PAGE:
La Alianza, the University’s first pre-law society dedicated to Latinx students, was founded by Alexandra Ali Martinez ’22 just before the start of the COVID-19 pandemic. But when the pandemic scattered students across the globe, Martinez was unable to bring the organization to full fruition.
After months of conversing and strategizing with Martinez, Fabian Antunez Lopez ’25 — current president of La Alianza — grew determined to get the organization up and running. “It was a crazy opportunity, and I was really honored to just take her brainchild and make it my own as well,” he said.
Though La Alianza has only had two general body meetings so far this semester, the organization has many programming plans in the works.
According to Michelle Alas ’25, a general body member, La Alianza intends to coordinate trips to law schools in the region, collaborate with other University pre-law organizations and offer LSAT support, among other initiatives.
La Alianza is focused on “finding out what types of resources Brown offers … and providing students with resources and information that would have been probably pretty inaccessible otherwise,” Alas said. “It’s been a great experience so far.”
The organization is also planning on inviting alums who are currently in law school or pursuing careers within the industry to speak to La Alianza members about their legal journeys, Antunez Lopez said.
“It’s different when you can have these people come and talk about their experiences. They’re more like our peers and people that we can trust who went to Brown and went through the system themselves,” he said.
For Alas, these networking opportunities are imperative to the organization’s mission of uplifting Latinx students who are considering legal careers.
“Especially as Latine students and students of color at a predominantly white institution, we need to be uplifting each other and supporting each other in every way that we can,” she said. This way, “more of us can go into this profession and into this industry (and) open up more opportunities for other Latine students in the future.”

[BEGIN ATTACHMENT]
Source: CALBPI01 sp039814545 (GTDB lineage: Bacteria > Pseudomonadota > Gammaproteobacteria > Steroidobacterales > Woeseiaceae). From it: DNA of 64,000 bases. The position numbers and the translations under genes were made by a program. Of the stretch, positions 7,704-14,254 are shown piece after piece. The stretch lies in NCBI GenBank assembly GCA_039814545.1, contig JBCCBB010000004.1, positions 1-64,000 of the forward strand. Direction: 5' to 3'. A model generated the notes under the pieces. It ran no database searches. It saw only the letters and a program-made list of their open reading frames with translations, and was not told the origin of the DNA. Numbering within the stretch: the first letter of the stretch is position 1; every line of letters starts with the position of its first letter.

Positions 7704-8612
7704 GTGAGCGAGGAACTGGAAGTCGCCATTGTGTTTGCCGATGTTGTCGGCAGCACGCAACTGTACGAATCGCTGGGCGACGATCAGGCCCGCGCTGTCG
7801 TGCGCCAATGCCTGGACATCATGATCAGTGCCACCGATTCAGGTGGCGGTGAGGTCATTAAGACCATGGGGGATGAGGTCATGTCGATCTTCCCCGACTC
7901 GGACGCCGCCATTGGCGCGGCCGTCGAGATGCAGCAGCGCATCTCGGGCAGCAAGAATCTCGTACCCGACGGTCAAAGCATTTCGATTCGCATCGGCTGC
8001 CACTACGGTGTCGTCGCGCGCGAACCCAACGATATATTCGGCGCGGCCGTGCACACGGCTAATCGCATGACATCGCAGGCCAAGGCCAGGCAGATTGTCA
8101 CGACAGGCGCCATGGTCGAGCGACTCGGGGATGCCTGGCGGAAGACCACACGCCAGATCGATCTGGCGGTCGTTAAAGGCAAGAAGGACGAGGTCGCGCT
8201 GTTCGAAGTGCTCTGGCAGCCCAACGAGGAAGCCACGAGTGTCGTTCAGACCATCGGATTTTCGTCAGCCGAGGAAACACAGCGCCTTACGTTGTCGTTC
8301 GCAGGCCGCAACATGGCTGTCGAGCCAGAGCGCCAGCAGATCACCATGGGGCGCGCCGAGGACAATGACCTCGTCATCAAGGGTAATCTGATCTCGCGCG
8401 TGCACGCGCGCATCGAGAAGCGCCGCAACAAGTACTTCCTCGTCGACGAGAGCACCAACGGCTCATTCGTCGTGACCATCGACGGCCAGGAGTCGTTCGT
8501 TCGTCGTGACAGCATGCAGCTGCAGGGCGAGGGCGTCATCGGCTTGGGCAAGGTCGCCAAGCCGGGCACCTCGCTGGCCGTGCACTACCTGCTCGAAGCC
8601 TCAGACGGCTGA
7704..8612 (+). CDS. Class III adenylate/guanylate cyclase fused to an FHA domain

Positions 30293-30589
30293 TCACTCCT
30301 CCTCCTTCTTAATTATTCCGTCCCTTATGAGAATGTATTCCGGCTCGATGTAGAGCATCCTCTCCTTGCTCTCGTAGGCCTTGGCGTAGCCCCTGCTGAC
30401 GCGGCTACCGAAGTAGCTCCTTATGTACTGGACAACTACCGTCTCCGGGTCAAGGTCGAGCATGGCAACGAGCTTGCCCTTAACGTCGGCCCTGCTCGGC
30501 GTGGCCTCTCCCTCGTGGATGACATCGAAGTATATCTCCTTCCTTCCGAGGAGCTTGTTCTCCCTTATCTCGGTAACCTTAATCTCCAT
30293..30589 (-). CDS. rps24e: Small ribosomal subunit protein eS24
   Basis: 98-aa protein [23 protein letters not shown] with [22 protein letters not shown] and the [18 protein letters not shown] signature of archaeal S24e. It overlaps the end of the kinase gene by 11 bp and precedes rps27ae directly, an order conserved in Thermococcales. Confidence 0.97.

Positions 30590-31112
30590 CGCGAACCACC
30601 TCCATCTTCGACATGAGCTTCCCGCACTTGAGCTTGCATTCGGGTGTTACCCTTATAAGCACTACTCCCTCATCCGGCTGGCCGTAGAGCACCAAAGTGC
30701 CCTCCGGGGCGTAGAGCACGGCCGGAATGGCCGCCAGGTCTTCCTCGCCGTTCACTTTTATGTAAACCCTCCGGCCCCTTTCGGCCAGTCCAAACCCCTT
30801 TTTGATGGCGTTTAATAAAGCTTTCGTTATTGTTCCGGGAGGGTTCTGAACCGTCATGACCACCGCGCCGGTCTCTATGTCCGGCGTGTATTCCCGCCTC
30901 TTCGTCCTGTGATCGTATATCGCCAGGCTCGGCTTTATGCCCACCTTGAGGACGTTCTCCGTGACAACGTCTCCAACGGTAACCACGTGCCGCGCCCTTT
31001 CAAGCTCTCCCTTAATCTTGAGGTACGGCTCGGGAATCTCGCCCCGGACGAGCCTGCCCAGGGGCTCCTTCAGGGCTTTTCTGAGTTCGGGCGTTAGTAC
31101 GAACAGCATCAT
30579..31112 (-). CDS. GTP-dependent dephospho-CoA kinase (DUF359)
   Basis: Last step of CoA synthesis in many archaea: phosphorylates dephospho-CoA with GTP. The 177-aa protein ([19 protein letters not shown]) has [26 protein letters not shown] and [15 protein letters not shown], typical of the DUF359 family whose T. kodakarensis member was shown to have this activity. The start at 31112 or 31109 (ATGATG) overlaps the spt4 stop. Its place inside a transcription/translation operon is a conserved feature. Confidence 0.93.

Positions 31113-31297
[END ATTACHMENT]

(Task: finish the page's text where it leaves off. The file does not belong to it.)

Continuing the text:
Joel Gonzalez ’25 said that the group allows students with shared cultural backgrounds to connect and discuss their identities and passions.
“It was a safe space for us to talk about our demographic background,” Gonzalez said. “The majority of us are coming from immigrant backgrounds, and the things we want to fix are mainly immigrant reform and other (related) issues.”
Antunez Lopez emphasized the importance of representation in empowering Latinx students to excel in any career they may choose to pursue. “History is due for another Latinx movement in America,” he said. And “change happens on college campuses, especially one like this.”
But despite “really big plans” for La Alianza, Antunez Lopez acknowledged that the organization “has to start off small.”
“We’re trying to learn and gain lots of experience so that we can really launch” into the campus community, he said.
Members hope La Alianza can act as “a model organization to start opening up more inclusive organizations for Latinx students on campus,” Gonzalez said. “It’s revolutionary.”
Aniyah Nelson is a University News editor overseeing the undergraduate student life beat. She is a junior from Cleveland, Ohio concentrating in political science and sociology. In her free time, she enjoys listening to music and watching bloopers from The Office.
Sofia Barnett is a University News editor overseeing the faculty and higher education beat. She is a junior from Texas studying history and English nonfiction and enjoys freelancing in her free time.